Monday, 21 March 2011

The Piatti Quartet, Northcott Theatre, Sunday 13 March

The Piatti Quartet

Charlotte Scott & Michael Trainor, violin
David Wigram, viola; Jessie Ann Richardson, 'cello

On the evening of Sunday 13 March the Piatti Quartet came to the Northcott Theatre to give the last of four concerts in the 'Classical Concert Series'.  Previously at the Northcott there have been a piano recital by Freddy Kempf, a violin and piano recital by Katie Stillman and Simon Lane and a piano, violin and 'cello recital by the 'Vienna Mozart Trio' (q.v.).  Following mathematical logic the fourth concert involved four musicians, two violinists - Charlotte Scott and Michael Trainor, in conjuction with a violist and a 'cellist - David Wigram and Jessie Ann Richardson.
The concert was very well attended and many local musicians were there to hear this new and very impressive string quartet.  Without preamble they launched into the very vigorous 'Emperor' Quartet by Josef Haydn, a breathtaking performance in four increasingly impressive movements.  Jessie Ann Richardson's 'cello continuo was firm and strong throughout, with lovely duets by the two violinists.  In the presto the instruments alternated more and the four players all showed their amazing individual skill.
The Quartettsatz by Franz Schubert started feverishly and had even more going on for each player.  As each completed a beautiful passage the next would leap in with absolute confidence, creating a beautifully coherent whole.
David Wigram introduces Smetana's First String Quartet
- and his own viola solo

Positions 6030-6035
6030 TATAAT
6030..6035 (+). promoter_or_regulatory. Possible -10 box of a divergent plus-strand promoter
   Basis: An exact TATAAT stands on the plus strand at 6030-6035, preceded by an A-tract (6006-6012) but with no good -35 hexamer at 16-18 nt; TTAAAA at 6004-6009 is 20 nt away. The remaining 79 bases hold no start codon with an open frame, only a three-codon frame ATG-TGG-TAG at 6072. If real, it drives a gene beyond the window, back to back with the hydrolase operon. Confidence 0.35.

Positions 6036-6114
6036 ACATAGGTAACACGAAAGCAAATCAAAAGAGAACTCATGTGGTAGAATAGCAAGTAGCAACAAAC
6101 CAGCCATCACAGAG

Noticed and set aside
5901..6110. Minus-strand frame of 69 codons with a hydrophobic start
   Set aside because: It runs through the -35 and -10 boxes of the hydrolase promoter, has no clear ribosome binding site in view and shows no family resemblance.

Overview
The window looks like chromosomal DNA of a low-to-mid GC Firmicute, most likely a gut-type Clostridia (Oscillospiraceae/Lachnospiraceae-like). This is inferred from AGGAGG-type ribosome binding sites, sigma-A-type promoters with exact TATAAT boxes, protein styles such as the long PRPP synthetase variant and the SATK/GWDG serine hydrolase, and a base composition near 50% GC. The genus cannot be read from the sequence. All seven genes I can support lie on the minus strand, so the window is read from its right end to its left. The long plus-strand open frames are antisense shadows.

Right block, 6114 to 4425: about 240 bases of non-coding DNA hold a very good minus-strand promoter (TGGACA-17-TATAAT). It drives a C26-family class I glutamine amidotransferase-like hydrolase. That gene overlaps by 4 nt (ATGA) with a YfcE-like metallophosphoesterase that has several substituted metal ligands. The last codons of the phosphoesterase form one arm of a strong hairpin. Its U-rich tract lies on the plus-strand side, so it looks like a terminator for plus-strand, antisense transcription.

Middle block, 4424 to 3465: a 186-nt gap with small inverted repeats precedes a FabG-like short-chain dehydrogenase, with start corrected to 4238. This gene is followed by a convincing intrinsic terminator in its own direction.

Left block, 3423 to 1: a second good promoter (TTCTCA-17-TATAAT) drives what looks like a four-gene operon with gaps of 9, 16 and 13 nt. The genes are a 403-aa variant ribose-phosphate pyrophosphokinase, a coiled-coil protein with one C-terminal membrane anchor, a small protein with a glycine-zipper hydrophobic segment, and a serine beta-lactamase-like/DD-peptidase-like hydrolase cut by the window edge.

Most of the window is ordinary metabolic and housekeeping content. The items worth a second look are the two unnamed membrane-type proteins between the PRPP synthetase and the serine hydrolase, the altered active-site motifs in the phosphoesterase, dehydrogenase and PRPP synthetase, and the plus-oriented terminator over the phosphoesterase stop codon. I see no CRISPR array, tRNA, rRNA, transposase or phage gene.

After the usual luxurious interval in the Northcott mezzanine bar, where many positive comments were made, David Wigram took the floor to tell us all about the very special piece that would take up the whole of the second half.  As David explained, very succinctly, Bedřich Smetana's First String Quartet "Z mého života" ("From my life") describes the composer's life in four movements.  Childhood leads to young adulthood, marriage, Czech nationalist awakening  and finally old age and infirmity.  Smetana suffered from tinnitus in later life, a terrible experience for a composer, and that is expressed in the vivace where high violin harmonics give us some idea of his suffering.
David not only introduced and explained this work beautifully, but also had a beautiful viola solo to open the proceedings.  From then on everything was beautiful.  The 'cello sound was rich and clear with the pizzicato section representing Bedřich's beloved wife Kateřina was delightful.  The exchange between the instruments in the polka was worked perfectly with sharp transitions executed with faultless dynamics.  Everything was excellent and the whole 'story', lasting about an hour, was pure pleasure from start to finish.
Thank you

In response to the audience applause the quartet treated us to a little more Haydn, the finale to Opus 33 No 4, a fitting end to a wonderful concert.  Then, as Michael warmed up the car for their journey home, the remaining players changed into more casual clothes and posed for a farewell snapshot.

and bon voyage

Since then the quartet have completed a tour of Scotland  - funded by the Tunnell Trust for Young Musicians as an award for excellence, just one of the many awards they have won, and shall no doubt continue to win in the future.

More classical concerts at the Northcott Theatre?  Watch out for news of the next 'Classical Concert Series' - which will also appear on this website.  In the meantime we have a quadruple bill of opera this week.  Four separate operas performed over five days by the English Touring Opera.  (Details in this week's Concert Run-Down.)  As soon as the dust settles after that, Exeter University's Director of Music, Marion Wood will mount the rostrum next Monday evening to conduct the Exeter University Choral Society in a selection of 'carmina' ('songs') from Carl Orff's 1936 'Carmina Burana' - poems by mediaeval students in exciting modern arrangements.  The full 'Carmina Burana' will follow in June this year.  (Details of Monday's concert are also in the run-down below.)

Exeter's Northcott Theatre is not only a great venue for drama, but also for great music.

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